San Francisco Opening Computer & Video Game Museum
This used to be a mecca for technology and comic books; this seems like a great space to put this type of museum in.
My understanding is that the owners still haven't figured out what to do with it. Keep the movie theatre and the Game Walk of Fame, put in the museum, followed by a better arcade, and revitalize the Metreon.
It's still one of my favorite places to go when in SF.
Outlook Inertia the Main Factor Holding Business From Google Apps
I wanted to get away from Exchange. So I put in HP Openmail (Samsung Contact). That works for a few years until my users crashed my server (management refused to allow me to place limits on mailboxes, so this is what happens). After the crash, I put up a Postfix IMAP server and used Mozilla Thunderbird. What I found was that even though my users essentially use the email portions of Outlook and not the other collaborative features (some use the Contacts and Calendars, but not with any critical data), they still wanted Outlook. Daily I would hear complaints about how they hated using Mozilla, and eventually, we put Exchange 2007 and Outlook back in.
I think what happened is that many companies put in Exchange without understanding whether or not their company would really use all the collaborative features with Outlook. I'm willing to be many of them only really use the email portions, like mine does. Had my company started out with using just a simple POP3/IMAP server, then we might be using something like Google right now. But because we started out with the "defacto" standard, we setup the wrong expectation. This is what will be tough for Google; trying to get existing users to switch.
I agree that the Outlook plugin was probably not the best thing Google did, but it may be the only way Google can start transitioning people over to their services.
Mac Tax, Dell Tax, HP Tax
I've watched this ad, and I noticed a few things, and it brought up some information I already knew.
1) She Picked Apple First. Why?
She's an actress, and a member of SAG (Screen Actors Guild). Hollywood primarily uses Apple in their productions, and on screen. Getting rights to use Apple products are a lot easier than getting the rights to a Dell product, which uses Microsoft and a host of other vendors. That's why you don't see a lot of TV and movies using PC's; notice that they use Macs if they can.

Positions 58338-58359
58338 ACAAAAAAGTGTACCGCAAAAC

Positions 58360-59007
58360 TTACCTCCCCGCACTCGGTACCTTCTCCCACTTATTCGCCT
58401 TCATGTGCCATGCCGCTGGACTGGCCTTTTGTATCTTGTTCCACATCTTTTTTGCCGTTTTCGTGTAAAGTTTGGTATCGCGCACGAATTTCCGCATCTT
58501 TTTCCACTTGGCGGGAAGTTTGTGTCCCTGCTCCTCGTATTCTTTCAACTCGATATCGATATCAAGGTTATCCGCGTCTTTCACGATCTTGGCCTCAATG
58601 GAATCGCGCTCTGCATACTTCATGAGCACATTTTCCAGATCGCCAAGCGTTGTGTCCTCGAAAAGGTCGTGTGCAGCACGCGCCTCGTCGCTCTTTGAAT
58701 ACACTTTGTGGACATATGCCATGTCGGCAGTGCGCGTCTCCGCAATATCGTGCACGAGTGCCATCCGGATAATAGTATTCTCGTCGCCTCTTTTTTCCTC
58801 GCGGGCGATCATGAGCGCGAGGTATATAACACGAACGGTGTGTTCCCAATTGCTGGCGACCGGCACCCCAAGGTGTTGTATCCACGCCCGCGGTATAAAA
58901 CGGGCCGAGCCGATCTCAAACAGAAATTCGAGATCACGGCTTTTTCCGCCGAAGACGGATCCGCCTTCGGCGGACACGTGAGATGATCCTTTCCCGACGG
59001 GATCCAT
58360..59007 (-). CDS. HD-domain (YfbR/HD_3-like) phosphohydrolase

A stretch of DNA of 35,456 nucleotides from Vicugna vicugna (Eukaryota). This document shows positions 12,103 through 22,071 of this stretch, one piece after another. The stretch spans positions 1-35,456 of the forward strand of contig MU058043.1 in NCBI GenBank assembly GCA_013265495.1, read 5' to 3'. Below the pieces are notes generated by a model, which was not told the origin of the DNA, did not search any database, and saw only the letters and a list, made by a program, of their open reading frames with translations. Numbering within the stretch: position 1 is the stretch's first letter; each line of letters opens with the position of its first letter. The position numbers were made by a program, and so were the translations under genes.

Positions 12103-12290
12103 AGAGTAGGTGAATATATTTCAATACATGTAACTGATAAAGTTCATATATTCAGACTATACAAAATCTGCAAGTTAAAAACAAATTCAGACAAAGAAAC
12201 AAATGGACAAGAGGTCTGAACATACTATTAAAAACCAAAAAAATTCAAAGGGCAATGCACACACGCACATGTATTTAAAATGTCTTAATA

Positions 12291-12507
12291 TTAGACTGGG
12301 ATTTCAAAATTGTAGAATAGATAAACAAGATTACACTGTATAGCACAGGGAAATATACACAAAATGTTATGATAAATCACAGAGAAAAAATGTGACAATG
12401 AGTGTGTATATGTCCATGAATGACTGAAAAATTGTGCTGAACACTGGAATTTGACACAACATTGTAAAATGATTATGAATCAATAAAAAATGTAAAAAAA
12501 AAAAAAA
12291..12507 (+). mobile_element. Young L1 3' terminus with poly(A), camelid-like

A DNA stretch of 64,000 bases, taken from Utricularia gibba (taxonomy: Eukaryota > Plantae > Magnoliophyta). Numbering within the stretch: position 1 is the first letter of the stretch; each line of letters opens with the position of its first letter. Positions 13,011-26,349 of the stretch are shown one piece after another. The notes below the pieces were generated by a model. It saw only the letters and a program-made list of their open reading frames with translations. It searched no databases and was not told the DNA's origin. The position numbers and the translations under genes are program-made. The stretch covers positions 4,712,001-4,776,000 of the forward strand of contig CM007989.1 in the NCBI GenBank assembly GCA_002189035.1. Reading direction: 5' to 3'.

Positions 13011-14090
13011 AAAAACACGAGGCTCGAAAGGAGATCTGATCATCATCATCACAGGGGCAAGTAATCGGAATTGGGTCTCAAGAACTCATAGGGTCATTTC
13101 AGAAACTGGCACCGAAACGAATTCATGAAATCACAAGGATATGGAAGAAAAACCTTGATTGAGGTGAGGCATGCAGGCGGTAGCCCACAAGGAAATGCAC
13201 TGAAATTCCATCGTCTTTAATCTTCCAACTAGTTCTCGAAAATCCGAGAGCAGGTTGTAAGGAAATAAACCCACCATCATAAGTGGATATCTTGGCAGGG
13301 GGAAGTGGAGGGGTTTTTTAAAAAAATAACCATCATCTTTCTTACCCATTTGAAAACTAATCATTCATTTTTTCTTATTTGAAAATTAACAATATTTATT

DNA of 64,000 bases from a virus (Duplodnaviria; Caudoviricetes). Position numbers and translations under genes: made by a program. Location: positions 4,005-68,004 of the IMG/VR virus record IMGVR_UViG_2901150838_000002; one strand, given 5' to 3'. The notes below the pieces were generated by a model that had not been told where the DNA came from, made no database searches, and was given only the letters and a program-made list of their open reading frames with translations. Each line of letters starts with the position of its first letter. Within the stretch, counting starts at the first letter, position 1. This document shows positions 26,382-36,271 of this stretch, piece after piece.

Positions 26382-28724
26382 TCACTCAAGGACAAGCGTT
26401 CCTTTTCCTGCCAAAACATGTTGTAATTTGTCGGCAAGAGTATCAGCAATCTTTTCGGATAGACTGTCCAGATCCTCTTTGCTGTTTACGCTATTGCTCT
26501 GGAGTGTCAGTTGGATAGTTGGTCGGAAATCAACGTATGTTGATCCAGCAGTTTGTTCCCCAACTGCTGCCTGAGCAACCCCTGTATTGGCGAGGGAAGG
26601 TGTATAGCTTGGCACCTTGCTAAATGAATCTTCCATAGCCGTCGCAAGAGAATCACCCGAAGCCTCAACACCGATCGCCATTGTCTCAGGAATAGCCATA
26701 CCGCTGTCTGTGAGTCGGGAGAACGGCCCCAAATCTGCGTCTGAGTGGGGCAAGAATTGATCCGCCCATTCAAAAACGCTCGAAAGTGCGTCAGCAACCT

She's familiar with using Mac's from her work as an actress on a set.
2) Why did she want a 17" Screen?
To be honest, I'm not sure. For checking emails, and doing some minor multimedia, and web surfing, a 17" screen seems a bit overkill...Then again, why do we want the 50" HDTV vs the 32"? Because it's bigger.
3) What criteria did she use to pick out her PC?
According to the ad, price, screen size, speed, and aesthetics, but you could tell her sole motivation was screen size and price. The other criteria she mentioned were supporting her rationalization, and no other criteria mentioned. Essentially like buying a toaster, or a blender.
4) What didn't the ad mention?
No additional warranty on the HP she bought; just the HP one year parts/labor. No Office suite; no Anti-Virus security package; no additional multimedia software. This is what's left out to get a "bargain basement" price on these Worst Buy laptops.
5) Is Microsoft desperate and worried?
From this ad, they sure are. Vista dug a big hole for them, and the Apple ads made it even bigger. Also, they're trading at $18.37 a share today, whereas Apple at $105.12 is quite good.
Yet the interesting thing is, this ad made them out to be the "cheap" option, which I don't know about you, but I wouldn't want to be associated as a "cheap" manufacturer of a product, because my product comes off as being cheap just as much as the cost might be cheap.
6) Will Apple ever develop low-cost units to compete with?
No. To do this, they would either license OSX to a PC house like Dell or they'd have to go the "clone" route, which had disastrous consequences the first time around. Neither one of these are likely, as it would dilute the Apple brand.
This is why you don't find BMW, Mercedes, Alfa-Romeo, Bentley or Rolls-Royce making vehicles less than $30,000. You're paying for a higher end experience.
Parallels Desktop For Mac Vs. VMware
Most of the communities online seem to have the same opinion. Fusion seems to be more "solid" than Parallels. Most of my users have come to the conclusion that Parallels is just very glitchy and unreliable.
Even though their benchmarks show Parallels is faster, it visually doesn't feel faster. Running Fusion brings up the session much faster, apps feel faster and printing is definitely better within Fusion than Parallels.
How Do I Start a University Transition To Open Source?